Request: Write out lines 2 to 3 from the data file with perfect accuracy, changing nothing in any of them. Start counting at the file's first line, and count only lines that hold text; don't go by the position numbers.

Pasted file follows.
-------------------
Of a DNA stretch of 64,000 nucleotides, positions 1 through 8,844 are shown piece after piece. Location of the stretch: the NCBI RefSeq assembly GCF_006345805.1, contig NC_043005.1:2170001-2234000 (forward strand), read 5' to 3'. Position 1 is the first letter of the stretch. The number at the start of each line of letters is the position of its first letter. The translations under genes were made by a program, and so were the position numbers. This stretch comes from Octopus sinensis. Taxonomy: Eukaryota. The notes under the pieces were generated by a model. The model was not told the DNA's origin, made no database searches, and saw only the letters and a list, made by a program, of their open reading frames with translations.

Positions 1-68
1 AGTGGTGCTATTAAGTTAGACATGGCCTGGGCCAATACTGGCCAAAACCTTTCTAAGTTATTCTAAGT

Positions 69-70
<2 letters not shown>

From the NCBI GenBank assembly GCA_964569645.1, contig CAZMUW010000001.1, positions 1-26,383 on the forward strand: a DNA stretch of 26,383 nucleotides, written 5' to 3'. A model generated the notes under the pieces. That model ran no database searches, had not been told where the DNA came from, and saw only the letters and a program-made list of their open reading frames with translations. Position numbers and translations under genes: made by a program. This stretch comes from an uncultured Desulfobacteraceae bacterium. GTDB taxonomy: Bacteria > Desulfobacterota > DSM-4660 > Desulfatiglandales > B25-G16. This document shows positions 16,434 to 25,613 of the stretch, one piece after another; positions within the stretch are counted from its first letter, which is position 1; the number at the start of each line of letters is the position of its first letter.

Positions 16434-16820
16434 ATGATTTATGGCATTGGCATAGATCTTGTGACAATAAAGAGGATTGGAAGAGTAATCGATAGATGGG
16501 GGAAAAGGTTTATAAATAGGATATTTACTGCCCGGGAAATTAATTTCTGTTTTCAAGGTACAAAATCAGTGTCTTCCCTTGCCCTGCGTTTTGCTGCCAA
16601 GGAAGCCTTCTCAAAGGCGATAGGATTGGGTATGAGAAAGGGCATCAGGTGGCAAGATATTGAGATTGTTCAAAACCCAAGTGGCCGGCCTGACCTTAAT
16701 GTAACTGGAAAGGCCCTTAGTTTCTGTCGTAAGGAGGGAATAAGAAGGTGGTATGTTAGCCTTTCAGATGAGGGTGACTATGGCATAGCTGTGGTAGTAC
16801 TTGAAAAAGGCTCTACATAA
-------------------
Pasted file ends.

Positions 1-68
1 AGTGGTGCTATTAAGTTAGACATGGCCTGGGCCAATACTGGCCAAAACCTTTCTAAGTTATTCTAAGT